| Posted: October 10th, 2012
Several recent press accounts have used figures developed by my Urban Institute colleagues C. Eugene Steuerle and Stephanie Renanne and others by the Social Security Administration to conclude that most Americans now get a raw deal from Social Security. True, these figures show that an average two-earner married couple will collect less in lifetime Social Security benefits than they would have received if they had instead deposited their payroll tax contributions and those of their employers into a simple savings account. But that doesn’t mean the system is broken.
These calculations rely on stylized life histories that don’t apply to most working Americans. For example, some computations assume that each spouse works every year from age 22 to age 64, always earning the national average, and begins collecting Social Security at age 65. For most of us, the reality is more complicated. We generally start out making much less than the average. Many of us, especially women, take time off or work part-time to care for children or other family members. Job loss, injury, or illness sometimes interrupts our careers. Nearly half of us retire at or before age 62. And most wives still earn less than their husbands. Making the two-earner, average-earning career model more realistic lowers estimated benefits somewhat but reduces estimated taxes far more, implying more favorable returns from Social Security for large swaths of the population.
Instead of focusing on hypothetical couples or individuals who aren’t typical of most Americans, consider the projected distribution of Social Security returns from a large sample of earners born in the early 1950s who are now in their early sixties. We see that individual lifetime Social Security experiences vary tremendously. Some people contribute for many years but die before they can collect (so their ratio of benefits to contributions is zero). Others become disabled early in life or live longer than most and so receive far more in benefits than they paid in taxes (pushing their ratio above two).
Cumulative Distribution of Ratio of Lifetime Social Security Benefits to Lifetime Payroll Tax Contributers, 1952-1955 Birth Cohorts
This variability in Social Security returns is a defining feature of any insurance program. But Social Security is a unique form of insurance, providing guaranteed, inflation-protected income for life upon retirement or disability (and, after death, to dependent survivors). It safeguards against risks that are difficult to predict—like experiencing a severe disability early in life or living far longer than average. Affordable, comparable products are hard to find in the private market.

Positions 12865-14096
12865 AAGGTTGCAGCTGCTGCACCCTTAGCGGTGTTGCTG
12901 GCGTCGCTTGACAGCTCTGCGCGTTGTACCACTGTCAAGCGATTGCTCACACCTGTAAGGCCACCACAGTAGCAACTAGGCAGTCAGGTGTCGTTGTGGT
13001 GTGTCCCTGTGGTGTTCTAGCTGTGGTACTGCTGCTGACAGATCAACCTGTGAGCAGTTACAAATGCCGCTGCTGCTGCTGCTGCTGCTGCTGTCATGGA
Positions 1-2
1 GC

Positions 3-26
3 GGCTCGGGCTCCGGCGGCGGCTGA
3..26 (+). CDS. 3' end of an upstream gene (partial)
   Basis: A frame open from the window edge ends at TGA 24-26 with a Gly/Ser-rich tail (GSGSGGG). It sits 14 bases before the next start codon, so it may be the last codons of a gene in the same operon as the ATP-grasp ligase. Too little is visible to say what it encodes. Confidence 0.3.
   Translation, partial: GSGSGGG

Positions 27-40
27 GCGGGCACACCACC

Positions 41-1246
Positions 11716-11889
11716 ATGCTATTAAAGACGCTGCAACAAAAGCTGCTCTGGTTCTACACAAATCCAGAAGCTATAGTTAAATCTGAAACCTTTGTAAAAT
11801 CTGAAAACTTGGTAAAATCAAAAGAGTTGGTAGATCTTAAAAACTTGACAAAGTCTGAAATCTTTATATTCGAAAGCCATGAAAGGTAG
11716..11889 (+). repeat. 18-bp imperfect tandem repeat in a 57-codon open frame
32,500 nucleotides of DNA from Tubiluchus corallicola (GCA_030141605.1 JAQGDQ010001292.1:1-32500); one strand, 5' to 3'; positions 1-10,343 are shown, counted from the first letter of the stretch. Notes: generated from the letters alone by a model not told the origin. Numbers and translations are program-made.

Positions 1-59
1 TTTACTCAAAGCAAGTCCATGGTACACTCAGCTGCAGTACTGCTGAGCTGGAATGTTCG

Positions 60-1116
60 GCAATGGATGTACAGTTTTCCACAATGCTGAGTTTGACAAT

Undeniably, Social Security was a great deal for earlier generations, who were much more likely to live in poverty than current and near retirees. And more workers in the future will get less than they paid in, particularly as the system adjusts to the financial pressures created by the surge of Baby Boomer retirements. But that’s partly because many current and future workers can expect to earn more than earlier generations did. And partly because those workers who are getting less than they paid in will reach retirement age without experiencing a severe disability, will have died too young to receive any benefits, or will receive lower replacement rates because of relatively high earnings. For a majority of the population, Social Security remains a good deal. As we look to improve the program’s funding status in a fair way, let’s focus on maintaining a reasonable distribution of lifetime benefits and contributions, rather than focusing on whether the system looks good for an “average” individual or couple who does not in fact reflect typical Americans’ experiences.
Filed under: Aging, Cross-Center Initiatives, Economic Growth and Productivity, Geographies, Income and Benefits Policy Center, Job Market and Labor Force, Labor force, National (US), Policy Centers, Program on Retirement Policy, Social Security Add a Comment »
| Posted: December 13th, 2011